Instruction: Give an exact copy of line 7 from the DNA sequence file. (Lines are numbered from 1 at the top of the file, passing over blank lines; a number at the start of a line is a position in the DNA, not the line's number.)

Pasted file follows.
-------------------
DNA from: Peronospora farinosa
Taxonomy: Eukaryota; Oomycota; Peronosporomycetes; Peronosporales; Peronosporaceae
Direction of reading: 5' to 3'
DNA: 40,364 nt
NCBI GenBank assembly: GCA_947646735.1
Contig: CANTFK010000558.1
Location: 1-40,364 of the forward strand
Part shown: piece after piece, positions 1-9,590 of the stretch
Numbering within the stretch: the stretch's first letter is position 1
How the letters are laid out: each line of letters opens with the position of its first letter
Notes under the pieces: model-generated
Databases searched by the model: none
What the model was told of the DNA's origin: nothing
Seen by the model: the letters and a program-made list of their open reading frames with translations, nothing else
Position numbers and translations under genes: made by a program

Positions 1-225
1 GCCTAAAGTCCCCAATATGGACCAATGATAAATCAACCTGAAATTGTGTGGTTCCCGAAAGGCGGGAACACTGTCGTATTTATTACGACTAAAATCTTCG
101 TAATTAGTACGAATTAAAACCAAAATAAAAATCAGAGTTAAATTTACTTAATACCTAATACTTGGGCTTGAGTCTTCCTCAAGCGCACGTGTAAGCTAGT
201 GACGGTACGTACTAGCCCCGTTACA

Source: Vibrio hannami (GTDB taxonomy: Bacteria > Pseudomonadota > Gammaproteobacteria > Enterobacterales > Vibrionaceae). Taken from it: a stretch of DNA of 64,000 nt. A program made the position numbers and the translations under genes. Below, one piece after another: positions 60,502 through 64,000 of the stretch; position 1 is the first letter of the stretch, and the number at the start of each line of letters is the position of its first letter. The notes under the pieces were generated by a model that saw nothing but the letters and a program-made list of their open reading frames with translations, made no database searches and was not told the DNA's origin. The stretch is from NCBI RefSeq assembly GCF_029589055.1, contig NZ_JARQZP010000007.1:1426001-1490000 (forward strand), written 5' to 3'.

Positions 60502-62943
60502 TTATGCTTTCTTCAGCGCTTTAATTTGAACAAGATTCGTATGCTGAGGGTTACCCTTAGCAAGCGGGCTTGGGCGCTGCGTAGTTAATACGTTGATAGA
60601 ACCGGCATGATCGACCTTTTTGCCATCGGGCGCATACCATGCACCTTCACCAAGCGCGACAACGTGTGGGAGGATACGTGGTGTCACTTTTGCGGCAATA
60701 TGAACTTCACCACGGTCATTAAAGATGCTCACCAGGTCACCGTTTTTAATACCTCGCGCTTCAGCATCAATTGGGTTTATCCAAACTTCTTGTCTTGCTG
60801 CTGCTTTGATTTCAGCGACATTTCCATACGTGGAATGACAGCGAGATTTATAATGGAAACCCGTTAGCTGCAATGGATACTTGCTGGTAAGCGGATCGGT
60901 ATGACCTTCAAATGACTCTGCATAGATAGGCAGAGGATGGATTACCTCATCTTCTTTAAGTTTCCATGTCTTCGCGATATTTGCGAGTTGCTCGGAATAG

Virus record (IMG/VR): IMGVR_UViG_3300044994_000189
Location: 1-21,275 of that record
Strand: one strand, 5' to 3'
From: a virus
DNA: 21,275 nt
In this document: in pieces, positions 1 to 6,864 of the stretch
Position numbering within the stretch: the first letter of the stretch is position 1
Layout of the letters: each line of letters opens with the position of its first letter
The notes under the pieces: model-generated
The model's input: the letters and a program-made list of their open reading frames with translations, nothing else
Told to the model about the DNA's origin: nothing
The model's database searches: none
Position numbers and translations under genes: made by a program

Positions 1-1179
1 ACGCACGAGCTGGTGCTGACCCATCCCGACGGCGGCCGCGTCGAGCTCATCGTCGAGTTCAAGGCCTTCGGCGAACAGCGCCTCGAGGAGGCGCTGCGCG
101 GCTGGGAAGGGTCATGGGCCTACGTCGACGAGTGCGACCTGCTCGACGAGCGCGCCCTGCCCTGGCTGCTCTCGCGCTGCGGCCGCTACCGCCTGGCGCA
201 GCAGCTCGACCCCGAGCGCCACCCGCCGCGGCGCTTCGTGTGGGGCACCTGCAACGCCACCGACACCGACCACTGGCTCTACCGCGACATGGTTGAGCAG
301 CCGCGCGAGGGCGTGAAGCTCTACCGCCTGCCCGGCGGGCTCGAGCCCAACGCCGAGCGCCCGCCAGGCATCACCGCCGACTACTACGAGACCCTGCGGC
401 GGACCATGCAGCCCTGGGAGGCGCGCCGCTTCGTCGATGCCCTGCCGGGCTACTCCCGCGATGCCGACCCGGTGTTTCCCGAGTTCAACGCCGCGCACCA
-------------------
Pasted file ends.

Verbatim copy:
Location: 1-40,364 of the forward strand